Aluminum sheet fencing substantially slowed down movement of voles in research trials (photo by Denise Stetson, Kearney Ag Center.)

Repellents

In general, according to Baldwin, repellants have not worked well for controlling rodents in field or orchard settings. However, lab results have indicated that anthraquinone, a post-ingestive repellent, works well against some rodents, particularly voles.

“We found that it actually was a pretty effective repellent against voles,” Baldwin said. “With voles in our lab trials, we had 84% repellency using the highest concentration of anthraquinone.

“We thought, ‘Well, this is pretty good, is this something we could utilize in a field setting?’” he continued. “We thought that tree crops might be the best scenario for which this might work. Voles, unlike other species, don’t climb well, so we thought that if we coated the bottom 10 to 12 inches of a tree where voles girdle, then that might be a way to reduce some of that girdling damage.”

Baldwin and researchers set up a trial to analyze vole girdling during spring and summer seasons. They found that, depending on the season, girdling damage was reduced 10- to 20-fold when anthraquinone was present.

Baldwin noted that, in general, repellents require periodic reapplication in order to maintain efficacy, which can be costly and laborious. However, anthraquinone, he said, showed extensive longevity.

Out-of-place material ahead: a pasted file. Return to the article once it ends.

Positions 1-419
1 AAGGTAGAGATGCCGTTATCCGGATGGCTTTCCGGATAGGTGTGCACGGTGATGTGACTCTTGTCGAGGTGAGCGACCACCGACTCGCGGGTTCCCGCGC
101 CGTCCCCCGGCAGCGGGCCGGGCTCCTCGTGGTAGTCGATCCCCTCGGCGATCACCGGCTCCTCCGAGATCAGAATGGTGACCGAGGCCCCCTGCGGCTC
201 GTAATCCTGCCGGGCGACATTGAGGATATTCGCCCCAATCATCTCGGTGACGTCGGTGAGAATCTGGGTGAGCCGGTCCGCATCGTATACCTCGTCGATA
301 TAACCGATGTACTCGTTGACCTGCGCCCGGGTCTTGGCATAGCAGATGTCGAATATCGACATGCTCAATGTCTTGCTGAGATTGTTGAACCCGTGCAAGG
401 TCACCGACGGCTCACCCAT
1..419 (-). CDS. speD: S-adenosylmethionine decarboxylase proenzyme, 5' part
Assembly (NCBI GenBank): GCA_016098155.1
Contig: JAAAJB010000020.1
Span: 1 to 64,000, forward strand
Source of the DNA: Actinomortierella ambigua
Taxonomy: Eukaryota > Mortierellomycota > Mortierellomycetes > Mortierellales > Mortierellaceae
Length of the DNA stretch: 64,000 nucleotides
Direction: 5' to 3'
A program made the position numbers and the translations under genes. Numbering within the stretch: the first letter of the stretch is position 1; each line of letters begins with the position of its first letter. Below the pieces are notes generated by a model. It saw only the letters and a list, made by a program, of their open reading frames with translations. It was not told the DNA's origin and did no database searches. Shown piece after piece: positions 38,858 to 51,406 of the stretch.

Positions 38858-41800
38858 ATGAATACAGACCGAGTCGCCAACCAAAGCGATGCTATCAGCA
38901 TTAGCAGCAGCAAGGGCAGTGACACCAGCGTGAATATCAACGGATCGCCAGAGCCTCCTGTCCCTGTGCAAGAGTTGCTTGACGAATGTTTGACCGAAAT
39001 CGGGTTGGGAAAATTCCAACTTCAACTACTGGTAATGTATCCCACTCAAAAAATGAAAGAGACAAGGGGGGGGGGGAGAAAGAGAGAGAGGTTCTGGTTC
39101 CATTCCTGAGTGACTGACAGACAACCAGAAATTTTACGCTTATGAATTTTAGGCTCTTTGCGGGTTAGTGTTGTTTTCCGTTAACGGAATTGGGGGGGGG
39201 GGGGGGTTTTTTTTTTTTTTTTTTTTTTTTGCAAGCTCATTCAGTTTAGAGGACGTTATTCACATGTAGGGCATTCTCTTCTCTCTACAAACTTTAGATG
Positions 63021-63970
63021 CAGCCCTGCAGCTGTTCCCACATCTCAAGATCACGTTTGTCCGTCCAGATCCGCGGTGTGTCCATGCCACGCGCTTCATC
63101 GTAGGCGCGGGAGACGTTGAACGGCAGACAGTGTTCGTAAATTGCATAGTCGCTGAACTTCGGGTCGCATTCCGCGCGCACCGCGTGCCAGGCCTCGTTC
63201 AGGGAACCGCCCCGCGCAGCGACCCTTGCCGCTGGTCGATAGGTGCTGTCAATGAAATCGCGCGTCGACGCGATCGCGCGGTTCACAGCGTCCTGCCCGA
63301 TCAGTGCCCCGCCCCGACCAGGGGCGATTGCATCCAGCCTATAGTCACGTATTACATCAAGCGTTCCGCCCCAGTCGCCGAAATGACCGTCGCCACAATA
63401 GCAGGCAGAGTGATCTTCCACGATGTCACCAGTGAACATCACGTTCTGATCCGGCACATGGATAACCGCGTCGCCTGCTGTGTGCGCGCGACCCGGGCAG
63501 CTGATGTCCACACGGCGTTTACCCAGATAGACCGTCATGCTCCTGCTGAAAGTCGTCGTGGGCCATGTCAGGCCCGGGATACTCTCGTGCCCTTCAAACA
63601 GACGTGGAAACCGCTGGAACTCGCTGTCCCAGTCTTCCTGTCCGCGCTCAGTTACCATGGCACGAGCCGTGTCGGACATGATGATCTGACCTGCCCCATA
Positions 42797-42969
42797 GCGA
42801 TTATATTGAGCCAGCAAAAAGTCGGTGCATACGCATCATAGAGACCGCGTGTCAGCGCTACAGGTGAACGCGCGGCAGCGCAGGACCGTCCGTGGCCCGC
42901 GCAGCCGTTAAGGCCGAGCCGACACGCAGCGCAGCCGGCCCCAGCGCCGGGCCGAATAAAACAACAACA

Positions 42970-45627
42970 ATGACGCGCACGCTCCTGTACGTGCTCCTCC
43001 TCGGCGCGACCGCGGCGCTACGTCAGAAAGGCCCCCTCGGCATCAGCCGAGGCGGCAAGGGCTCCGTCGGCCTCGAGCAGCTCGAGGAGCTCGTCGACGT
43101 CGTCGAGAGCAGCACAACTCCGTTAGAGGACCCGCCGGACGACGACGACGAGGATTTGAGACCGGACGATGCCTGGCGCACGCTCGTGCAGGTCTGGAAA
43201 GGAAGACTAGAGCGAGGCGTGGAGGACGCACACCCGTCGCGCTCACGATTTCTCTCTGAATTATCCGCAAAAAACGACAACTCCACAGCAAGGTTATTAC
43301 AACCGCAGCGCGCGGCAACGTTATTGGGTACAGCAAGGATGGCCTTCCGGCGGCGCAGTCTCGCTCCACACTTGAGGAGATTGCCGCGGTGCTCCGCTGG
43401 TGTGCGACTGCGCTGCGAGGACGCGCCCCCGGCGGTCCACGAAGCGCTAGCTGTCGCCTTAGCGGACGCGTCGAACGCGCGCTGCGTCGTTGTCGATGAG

“We looked up to five weeks in summer and six week in springtime and did not see an increase in girdling damage,” Baldwin said. “We think there’s probably an extended period of efficacy associated with this [anthraquinone]. Keep in mind that with new growth in trees, there will have to be some reapplication periodically, but my guess is that once every year or two might be all that you need to do.”

While Baldwin believes that anthraquinone can be a good option for growers who experience extensive vole girdling damage, he said that the product is not currently registered for use, but is in the process of becoming registered, hopefully in one to two years.

Another possible application for rodent control using repellents is reducing damage to surface drip irrigation (SDI) from pocket gophers. SDI has become a popular irrigation option throughout the state, but Baldwin said that gopher damage is one of the biggest hurdles for greater implementation.

“The depth of the drip tape is usually at the perfect level for gophers, so they come through and chew quite extensively on this drip tape,” he said. “This creates situations like substantial flooding which leads to all kinds of issues.”

Baldwin said that he and researchers have begun to look at the potential of running a repellent through the water during an irrigation event to move gophers out of a particular area.